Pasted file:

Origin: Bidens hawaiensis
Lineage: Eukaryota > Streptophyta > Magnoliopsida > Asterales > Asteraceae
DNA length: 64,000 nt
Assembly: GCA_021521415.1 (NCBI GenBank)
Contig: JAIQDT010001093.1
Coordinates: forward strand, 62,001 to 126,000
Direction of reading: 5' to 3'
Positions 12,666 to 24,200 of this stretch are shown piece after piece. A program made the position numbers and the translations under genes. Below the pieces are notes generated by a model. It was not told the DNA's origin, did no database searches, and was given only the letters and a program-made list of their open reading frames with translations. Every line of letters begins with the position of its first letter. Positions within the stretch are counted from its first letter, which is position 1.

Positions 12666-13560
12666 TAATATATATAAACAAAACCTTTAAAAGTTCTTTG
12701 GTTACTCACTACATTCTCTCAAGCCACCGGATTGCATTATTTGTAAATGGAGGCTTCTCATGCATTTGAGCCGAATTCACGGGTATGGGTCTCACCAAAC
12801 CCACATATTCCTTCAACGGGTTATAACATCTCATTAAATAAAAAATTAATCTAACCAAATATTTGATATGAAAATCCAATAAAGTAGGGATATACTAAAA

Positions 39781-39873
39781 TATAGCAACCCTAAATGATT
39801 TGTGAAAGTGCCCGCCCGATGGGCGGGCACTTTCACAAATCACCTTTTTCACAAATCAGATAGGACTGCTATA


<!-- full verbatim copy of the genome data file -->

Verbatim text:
Origin: Bidens hawaiensis
Lineage: Eukaryota > Streptophyta > Magnoliopsida > Asterales > Asteraceae
DNA length: 64,000 nt
Assembly: GCA_021521415.1 (NCBI GenBank)
Contig: JAIQDT010001093.1
Coordinates: forward strand, 62,001 to 126,000
Direction of reading: 5' to 3'
Positions 12,666 to 24,200 of this stretch are shown piece after piece. A program made the position numbers and the translations under genes. Below the pieces are notes generated by a model. It was not told the DNA's origin, did no database searches, and was given only the letters and a program-made list of their open reading frames with translations. Every line of letters begins with the position of its first letter. Positions within the stretch are counted from its first letter, which is position 1.

Positions 12666-13560
12666 TAATATATATAAACAAAACCTTTAAAAGTTCTTTG
12701 GTTACTCACTACATTCTCTCAAGCCACCGGATTGCATTATTTGTAAATGGAGGCTTCTCATGCATTTGAGCCGAATTCACGGGTATGGGTCTCACCAAAC
12801 CCACATATTCCTTCAACGGGTTATAACATCTCATTAAATAAAAAATTAATCTAACCAAATATTTGATATGAAAATCCAATAAAGTAGGGATATACTAAAA

Positions 39781-39873
39781 TATAGCAACCCTAAATGATT
39801 TGTGAAAGTGCCCGCCCGATGGGCGGGCACTTTCACAAATCACCTTTTTCACAAATCAGATAGGACTGCTATA